This year, I’m committed to changing my life by becoming an active participant rather than a passive bystander. So far, it’s paying off for me. A few weeks ago, I decided to take a risk by accepting a position with a recently acquired company that’s branching out and starting a new division. There are so many decisions to make when you’re going through a job transition: which medical benefits program to enroll in, how to schedule your doctor appointments around a possible lapse in coverage, what to do with your retirement benefits at your previous employer and what elections to make in your new retirement plan.
During a break from training, I began discussing with a co-worker what we planned to do with the retirement plans from our previous employers and whether we would be participating in the new employer’s plan. Generally, I have a few rules of thumb when it comes to retirement savings: always invest up to the company match and NEVER take an early withdrawal or loan from your plan. My solution is to rollover the funds from the old employer into my current employer’s 401k plan or a Rollover IRA and contribute up to the company match with my new employer. He plans to cash out the old account and not contribute to the new one.
I’ve always thought that my rules should be pretty standard for everyone. But what if they aren’t? He and I are at two totally different stages of life. He is the primary earner in his household with his wife only working about four months out of the year. They have one child entering kindergarten in the Fall and another on the way in the Summer. I’m single with no children and a safe handle on my debt. It’s fairly easy for me to rollover my past contributions, contribute up to the match with my new employer and still pay my monthly bills, save and pay down debt. For him, things are a little tighter. He’d rather have the additional cash available for him in case of an emergency and can’t justify having a mound of debt here with cash that he can’t touch over there. He also cited the volatile market and his ability to collect Social Security benefits when he retires. While I can totally get why he wouldn’t want to invest in his retirement without having a proper emergency fund and with a large amount of debt, I’m not so sure about those last two reasons.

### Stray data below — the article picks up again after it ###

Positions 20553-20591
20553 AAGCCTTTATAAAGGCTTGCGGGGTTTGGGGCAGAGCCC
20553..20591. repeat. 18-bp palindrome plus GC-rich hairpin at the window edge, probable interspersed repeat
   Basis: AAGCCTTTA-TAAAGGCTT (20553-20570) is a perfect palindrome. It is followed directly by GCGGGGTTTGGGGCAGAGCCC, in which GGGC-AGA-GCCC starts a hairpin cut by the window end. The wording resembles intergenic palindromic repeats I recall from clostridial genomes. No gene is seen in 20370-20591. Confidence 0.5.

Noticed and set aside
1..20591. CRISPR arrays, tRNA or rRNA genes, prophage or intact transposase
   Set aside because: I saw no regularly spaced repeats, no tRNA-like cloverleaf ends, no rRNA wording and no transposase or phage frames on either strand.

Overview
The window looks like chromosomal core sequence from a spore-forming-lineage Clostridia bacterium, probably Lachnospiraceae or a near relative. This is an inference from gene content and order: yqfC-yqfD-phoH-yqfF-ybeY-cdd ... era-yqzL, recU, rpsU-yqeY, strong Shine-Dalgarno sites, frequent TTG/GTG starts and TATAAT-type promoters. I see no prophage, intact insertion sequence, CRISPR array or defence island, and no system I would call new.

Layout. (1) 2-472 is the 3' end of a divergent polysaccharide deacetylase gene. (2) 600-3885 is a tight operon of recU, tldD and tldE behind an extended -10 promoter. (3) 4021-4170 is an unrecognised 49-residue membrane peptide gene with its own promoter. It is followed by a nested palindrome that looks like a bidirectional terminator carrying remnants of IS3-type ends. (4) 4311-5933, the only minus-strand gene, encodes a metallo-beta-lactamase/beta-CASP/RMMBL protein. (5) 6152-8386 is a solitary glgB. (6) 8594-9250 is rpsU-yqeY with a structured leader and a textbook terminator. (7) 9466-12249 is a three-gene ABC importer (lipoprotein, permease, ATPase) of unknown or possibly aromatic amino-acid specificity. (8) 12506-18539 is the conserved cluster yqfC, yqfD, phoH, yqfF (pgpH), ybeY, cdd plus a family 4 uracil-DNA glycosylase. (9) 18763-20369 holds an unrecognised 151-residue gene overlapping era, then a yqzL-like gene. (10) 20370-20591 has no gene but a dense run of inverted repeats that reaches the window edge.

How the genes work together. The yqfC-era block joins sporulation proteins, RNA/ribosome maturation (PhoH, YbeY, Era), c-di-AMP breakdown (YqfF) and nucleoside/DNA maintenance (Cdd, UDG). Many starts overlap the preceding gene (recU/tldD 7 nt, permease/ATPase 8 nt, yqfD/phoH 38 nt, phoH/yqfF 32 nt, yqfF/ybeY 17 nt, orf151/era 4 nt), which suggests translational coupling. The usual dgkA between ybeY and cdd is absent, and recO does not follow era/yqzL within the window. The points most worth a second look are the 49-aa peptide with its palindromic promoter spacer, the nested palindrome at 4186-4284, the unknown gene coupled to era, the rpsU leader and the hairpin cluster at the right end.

One of the biggest mistakes that we often make is not contributing to our retirement plans. I understand that having a portion of your salary deducted each pay period in addition to taxes and medical benefits sounds painful, but it isn’t. The cash is immediately deducted and I never even miss it. There are several benefits:
If saving for your retirement fits into your current financial plan, log onto your company’s benefits website and elect to have your retirement contribution deducted up to the company match. And if you think you may have left some cash with a previous employer, do some research to confirm and explore your options.
If you can’t afford to make those contributions now, take a look at your finances and come up with a plan for tackling debt and increasing liquid savings. Then, determine how saving for retirement fits into your plan.